Rudolf Steiner said, “Thinking it cosmic knitting”: the continuous thread of thinking weaves itself into whole thoughts. How can we enhance the co-operation between the hands and the head? We must call upon the feelings. Colour awakens interest, enthusiasm and joy in the child. He should be given the beautiful colours he so eagerly responds to in nature. He must develop a sensitivity toward colours, really observe them, and be aware of how they affect one another. A bright yellow thread cries out to be made into a golden chain. The child responds and the activity of the limbs works with the feelings and stimulates the processes of the head. It should become a harmonious, rhythmical activity. The child must begin to be conscious. He counts his stitches; he must know when one is missing. There is a right way to hold the needles, a right time to put the thread over the needle. Such things slowly bring the child out of his unconscious world.
In the class two, still using the continuous thread, we crochet shapes, a kind of early geometry—a rectangular pot-holder, a round hand bag, a five-cornered mat. Are the sides equidistant? The child must develop judgement and a sense of form and space. Learning of this kind can have a real balancing effect on his whole being. It awakens feelings in the child who is one sidedly intellectual, stimulates activity in the weak willed child, and awakens the thinking in the dreamy child.
To bring about this balanced effort of all the child’s forces is a tremendous challenge to the handwork teacher. She must call upon her own powers of imagination, enthusiasm and play. Then the child will happily participate, and along with all the hidden lessons of life, he will learn the practical skills of knitting, crocheting and sewing.
Children who learn while they are young to make practical things by hand in an artistic way, and for the benefit of others as well as themselves, will not be strangers to life or to other people when they are older. They will be able to form their lives and their relationships in a social and artistic way, so that their lives are thereby enriched.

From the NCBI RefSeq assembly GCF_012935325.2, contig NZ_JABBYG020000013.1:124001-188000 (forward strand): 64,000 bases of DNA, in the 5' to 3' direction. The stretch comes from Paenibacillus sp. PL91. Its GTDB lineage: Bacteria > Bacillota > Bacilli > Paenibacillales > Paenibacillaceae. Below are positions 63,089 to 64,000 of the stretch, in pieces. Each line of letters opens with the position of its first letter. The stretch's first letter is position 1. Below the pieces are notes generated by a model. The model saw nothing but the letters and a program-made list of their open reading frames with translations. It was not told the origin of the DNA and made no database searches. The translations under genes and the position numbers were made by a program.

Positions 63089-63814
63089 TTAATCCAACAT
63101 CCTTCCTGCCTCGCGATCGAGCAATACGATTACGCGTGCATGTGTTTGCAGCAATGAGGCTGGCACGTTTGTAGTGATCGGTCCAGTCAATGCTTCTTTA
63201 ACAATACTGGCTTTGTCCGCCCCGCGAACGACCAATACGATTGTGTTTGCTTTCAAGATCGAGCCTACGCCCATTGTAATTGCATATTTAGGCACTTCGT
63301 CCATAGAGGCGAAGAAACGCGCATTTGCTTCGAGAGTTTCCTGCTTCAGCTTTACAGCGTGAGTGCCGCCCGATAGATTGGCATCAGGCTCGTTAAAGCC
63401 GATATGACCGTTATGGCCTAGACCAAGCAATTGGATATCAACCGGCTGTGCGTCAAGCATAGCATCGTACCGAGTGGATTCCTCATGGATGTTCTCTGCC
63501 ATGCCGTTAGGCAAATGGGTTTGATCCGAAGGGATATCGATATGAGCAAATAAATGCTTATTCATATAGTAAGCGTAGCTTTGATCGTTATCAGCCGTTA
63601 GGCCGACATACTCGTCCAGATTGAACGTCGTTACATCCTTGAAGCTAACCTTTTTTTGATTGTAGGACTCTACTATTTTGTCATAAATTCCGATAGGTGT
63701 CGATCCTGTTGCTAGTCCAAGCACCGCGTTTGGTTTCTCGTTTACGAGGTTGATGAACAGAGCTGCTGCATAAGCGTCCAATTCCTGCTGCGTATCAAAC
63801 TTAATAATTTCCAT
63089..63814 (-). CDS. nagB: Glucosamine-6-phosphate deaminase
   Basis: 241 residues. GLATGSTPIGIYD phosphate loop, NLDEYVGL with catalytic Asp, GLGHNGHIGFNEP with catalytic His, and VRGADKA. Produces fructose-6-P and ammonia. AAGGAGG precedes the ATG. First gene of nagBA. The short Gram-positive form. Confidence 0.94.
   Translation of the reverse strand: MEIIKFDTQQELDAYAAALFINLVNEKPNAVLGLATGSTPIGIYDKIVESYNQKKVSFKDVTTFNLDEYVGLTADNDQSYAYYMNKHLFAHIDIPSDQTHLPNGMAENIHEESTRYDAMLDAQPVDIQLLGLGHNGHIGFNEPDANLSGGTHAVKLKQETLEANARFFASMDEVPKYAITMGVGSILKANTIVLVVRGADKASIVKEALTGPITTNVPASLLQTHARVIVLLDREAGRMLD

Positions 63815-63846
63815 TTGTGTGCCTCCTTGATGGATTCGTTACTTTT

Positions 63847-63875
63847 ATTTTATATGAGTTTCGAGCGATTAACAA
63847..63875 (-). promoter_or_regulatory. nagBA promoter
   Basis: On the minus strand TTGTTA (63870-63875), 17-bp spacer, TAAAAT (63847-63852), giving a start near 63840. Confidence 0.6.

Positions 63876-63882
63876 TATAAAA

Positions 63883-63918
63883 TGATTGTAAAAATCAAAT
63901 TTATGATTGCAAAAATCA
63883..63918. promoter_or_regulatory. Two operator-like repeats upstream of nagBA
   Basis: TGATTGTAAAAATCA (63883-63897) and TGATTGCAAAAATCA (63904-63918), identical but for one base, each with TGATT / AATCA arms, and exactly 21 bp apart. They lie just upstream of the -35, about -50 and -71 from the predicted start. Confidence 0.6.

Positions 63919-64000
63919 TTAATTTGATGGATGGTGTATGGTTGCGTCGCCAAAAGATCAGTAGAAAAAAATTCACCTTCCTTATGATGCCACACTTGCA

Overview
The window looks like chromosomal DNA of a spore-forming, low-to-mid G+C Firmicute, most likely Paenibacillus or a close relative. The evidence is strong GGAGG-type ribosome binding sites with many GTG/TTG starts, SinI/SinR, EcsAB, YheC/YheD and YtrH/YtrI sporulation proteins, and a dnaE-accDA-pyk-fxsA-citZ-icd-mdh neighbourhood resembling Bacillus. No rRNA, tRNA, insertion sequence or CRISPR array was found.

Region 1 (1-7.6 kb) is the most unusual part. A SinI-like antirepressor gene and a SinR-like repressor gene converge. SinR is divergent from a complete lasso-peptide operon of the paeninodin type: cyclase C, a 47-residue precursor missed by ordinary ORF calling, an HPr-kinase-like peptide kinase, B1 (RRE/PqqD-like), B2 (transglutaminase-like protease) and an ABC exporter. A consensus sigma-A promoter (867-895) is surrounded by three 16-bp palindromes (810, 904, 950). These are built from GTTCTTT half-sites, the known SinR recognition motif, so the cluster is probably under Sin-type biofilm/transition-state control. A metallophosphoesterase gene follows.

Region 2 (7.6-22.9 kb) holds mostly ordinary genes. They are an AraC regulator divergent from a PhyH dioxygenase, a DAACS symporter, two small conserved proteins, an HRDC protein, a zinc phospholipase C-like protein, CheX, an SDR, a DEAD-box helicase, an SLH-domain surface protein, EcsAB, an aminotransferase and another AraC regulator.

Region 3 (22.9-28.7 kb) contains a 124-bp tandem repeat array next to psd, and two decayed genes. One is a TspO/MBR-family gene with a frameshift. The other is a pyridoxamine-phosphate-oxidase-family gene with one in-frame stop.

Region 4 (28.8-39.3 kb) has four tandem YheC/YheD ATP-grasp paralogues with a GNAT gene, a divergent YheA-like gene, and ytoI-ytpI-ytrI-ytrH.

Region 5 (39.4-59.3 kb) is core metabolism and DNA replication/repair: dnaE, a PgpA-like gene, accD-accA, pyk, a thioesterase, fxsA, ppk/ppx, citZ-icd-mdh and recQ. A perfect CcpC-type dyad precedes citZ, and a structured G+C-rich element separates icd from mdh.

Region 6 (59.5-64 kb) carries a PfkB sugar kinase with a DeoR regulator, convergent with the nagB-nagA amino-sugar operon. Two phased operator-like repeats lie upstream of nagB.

Hedwig Hauck, Handwork and Handycrafts: Part 1, translated by Graham Rickett, Steiner Schools Fellowship, 1968
Carrie’s Notes Now: This is a great article, and a great introduction to the role of handwork in Kindergarten, first, and second grades within the Waldorf school environment.
Knitting is an activity that is introduced to children in Waldorf first grade. There are some Waldorf homeschooling mothers out there who are extraordinarily gifted with handwork, but for many of us, the idea of teaching our child to knit in the first grade brings on chills and fear.
Knitting is an important activity for many reasons, including hand-eye coordination, crossing midline, use of math in a living activity, awakening for the seven-year-old. In some Waldorf schools, the handwork has the children for four shorter periods each week or two longer sessions. You must provide this type of continuity at home within your homeschool in order for projects to be completed.
One place many homeschooling mothers start is to look at the cycle of wool. One could visit a sheep farm to feel the wool on the sheep, obtain raw fleece and wash and card it, have the homeschooling mother work the raw carded fleece on a drop spindle, take undyed yarn and dye it in your own kitchen, make knitting needles and then have a wonderful story for introducing knitting to your child. The important thing in this, however, is to make sure that the child gets some yarn on their needles before too long and interest wanes!
Other things to consider is making sure your child is proficient with finger knitting, braiding, and making knots before starting to knit. Fingerplays are useful for warming up the hands prior to knitting and many great verses for this are available in Waldorf materials.
Some mothers have found great luck with thicker needles and chunkier yarn. We had the opposite experience here and had better luck with a thinner yarn and a more slender needle.
First knitting projects may include such things as washcloths, recorder cases, scarves, small stuffed animals. One idea I personally have always liked is taking a square that your child has knitted and magically turn it into a stuffed animal at night while your child is asleep.
Resources for knitting includes Donna Simmons’ First Grade Syllabus, which includes ways to introduce knitting, a knitting story, and suggestions for projects. Another resource is Bonnie Gosse and Jill Allerton’s “A First Book of Knitting for Children.” This has in it the traditional verses you hear for casting-on, knit stitch, and casting-off that you will need in First Grade. A third resource is FaerieRebecca’s “First Grade Knitting Projects: A Simple Guide to Three Easy Projects”, available on Etsy. This little booklet includes instructions for coasters, washcloths, recorder cases.
My daughter so far has completed a rectangular shaped swatch that she is calling a scarf for her teddy bear, and she is now working on a square I am going to change one night into a stuffed animal. The last project will be a pennywhistle case.
Happy Knitting to you and your first grader!!